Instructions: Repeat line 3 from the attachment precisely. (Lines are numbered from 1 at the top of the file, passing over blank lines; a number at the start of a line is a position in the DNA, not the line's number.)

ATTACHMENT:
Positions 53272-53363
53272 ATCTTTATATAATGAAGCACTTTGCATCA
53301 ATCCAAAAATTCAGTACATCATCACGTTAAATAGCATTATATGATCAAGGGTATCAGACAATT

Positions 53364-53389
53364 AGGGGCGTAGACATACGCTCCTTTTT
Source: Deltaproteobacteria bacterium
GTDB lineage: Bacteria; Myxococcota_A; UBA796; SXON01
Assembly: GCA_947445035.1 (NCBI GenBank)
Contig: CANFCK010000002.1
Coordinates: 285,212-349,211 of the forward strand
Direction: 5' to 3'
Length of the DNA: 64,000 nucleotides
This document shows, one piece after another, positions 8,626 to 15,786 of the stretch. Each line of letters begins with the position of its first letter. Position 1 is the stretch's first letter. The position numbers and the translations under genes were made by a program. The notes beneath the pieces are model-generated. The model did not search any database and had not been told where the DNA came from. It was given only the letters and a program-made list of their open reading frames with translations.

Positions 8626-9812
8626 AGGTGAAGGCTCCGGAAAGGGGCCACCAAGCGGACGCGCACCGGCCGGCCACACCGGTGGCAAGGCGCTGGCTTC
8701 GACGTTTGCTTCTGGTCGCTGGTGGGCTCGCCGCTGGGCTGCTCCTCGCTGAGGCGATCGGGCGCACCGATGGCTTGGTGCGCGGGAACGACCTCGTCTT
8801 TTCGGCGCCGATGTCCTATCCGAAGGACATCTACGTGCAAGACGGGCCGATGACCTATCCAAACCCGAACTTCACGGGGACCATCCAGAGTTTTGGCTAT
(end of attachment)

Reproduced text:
53301 ATCCAAAAATTCAGTACATCATCACGTTAAATAGCATTATATGATCAAGGGTATCAGACAATT